Jim
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I should have asked the question differently. I searched the web and Google posts for four hours but couldn't find a single site that would help the average person distinguish characteristics of different eras of *typical* middle-to-lower class (meaning not in Newport RI or Palm Beach FL) American homes. By this I mean, for example, about when Knob and Tube was replaced by BX; when brick chimneys were replaced by block; when black pipe was replaced by copper, etc.
But thanks for the kind words.
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Previously in alt.home.repair, snipped-for-privacy@yahoo.com (tioga 0630) proclaimed :

I don't know if this will help for a really old home but if the bathrooms haven't been remodeled, you can lift up the tank lid and look at the date of manufacture of the toilet. It's almost always within a couple years of the houses build date.
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On 22 Nov 2004 06:43:55 -0800, snipped-for-privacy@yahoo.com (tioga 0630) wrote:

The problem is, there is no *era* to say. Could have been built before electricity and had BX pulled later. Brick chimneys are still in use, and "black" pipe is required for gas and galvanized may be used for water still.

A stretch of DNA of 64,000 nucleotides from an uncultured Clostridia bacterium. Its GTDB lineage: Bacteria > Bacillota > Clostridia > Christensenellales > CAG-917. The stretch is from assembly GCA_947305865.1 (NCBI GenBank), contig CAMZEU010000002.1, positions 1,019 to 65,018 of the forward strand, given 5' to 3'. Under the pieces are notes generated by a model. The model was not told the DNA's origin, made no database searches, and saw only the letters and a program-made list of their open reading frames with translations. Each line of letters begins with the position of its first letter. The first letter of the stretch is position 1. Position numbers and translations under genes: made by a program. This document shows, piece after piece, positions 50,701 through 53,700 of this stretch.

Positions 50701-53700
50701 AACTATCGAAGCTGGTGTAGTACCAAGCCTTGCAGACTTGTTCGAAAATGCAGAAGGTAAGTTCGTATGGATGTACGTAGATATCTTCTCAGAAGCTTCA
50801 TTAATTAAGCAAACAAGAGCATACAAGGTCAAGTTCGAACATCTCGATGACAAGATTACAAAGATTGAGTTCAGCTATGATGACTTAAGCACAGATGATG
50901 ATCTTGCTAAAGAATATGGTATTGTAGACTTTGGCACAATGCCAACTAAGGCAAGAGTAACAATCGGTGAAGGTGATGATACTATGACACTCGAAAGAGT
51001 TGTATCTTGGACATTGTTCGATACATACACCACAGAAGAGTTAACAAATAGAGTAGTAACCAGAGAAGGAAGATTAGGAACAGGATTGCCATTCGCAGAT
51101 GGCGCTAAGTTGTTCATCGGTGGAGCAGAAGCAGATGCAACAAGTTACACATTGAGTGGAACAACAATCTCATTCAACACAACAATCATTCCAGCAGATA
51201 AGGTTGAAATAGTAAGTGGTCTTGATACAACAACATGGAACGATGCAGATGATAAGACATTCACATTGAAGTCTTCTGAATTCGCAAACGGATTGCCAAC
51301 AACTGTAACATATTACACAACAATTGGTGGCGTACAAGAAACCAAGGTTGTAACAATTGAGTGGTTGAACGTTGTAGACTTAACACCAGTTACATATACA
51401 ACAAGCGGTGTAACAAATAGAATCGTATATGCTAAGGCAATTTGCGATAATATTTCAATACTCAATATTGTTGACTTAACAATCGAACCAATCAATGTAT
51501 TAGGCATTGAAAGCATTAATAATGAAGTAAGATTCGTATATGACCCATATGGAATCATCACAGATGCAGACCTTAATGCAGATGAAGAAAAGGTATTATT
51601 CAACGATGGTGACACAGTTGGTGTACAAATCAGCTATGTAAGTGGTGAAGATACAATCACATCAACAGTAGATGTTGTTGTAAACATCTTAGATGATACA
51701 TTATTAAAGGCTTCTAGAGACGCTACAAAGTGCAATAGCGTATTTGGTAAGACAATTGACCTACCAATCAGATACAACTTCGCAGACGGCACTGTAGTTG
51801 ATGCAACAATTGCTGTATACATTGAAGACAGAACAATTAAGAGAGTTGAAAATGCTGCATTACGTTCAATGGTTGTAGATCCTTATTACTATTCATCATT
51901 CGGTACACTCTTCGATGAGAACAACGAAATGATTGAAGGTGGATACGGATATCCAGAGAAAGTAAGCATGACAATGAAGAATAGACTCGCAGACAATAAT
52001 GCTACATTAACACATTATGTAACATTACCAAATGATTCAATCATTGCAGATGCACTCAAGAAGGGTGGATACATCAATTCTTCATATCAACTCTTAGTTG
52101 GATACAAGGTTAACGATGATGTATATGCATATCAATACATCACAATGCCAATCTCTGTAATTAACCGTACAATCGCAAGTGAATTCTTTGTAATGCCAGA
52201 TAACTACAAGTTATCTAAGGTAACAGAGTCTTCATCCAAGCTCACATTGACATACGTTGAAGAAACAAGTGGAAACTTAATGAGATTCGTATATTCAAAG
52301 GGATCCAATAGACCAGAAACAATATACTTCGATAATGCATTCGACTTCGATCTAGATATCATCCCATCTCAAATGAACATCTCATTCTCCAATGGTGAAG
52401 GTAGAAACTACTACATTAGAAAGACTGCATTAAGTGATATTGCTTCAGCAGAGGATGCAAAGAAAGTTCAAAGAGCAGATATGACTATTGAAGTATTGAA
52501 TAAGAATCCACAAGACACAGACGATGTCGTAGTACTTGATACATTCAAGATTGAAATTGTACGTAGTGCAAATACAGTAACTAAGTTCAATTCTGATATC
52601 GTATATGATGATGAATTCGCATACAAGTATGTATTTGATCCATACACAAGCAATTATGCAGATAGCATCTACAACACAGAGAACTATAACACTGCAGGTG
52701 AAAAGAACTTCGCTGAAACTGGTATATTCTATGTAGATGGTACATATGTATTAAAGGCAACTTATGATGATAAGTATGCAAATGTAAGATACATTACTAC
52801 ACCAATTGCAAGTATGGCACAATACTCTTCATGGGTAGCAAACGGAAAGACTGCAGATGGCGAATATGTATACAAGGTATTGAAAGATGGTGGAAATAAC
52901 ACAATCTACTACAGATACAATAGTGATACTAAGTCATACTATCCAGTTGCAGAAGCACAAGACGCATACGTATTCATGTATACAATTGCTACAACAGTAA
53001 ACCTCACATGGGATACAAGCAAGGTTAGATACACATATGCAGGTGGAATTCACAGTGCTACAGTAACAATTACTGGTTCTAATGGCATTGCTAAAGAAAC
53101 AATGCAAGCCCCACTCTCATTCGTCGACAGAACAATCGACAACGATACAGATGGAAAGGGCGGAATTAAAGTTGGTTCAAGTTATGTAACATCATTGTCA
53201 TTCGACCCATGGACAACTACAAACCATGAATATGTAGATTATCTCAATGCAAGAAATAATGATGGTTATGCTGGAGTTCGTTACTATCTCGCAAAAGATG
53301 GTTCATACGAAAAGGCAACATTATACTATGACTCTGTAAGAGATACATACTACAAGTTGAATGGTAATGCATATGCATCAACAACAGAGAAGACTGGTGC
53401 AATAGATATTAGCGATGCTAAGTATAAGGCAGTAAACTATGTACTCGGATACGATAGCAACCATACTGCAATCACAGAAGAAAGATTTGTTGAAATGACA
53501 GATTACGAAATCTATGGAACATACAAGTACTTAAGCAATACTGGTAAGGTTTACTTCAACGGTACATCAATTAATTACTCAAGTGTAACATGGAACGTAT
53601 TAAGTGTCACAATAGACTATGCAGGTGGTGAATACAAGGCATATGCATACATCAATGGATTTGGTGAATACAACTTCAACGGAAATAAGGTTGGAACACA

The best way to know the age is to look at the public record. The deed was recorded at each transfer, the original property was likely platted, and there has to be a tax roll somehwere.
Jeff
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Sure, you're right. But for example, I assumed that the second house I visited was *at least* one hundred and possibly more years old. For me, the "tells" were the 1) outhouse-shaped bathroom addition hanging in the wind on the second floor; 2) the incredibly low ceilings; 3) the turkey-legged high white sink in the 4) pantry. Not to mention logs as floor joists.
I just thought there might be a site where *general* features of homes of specific eras, if not of specific decades, existed.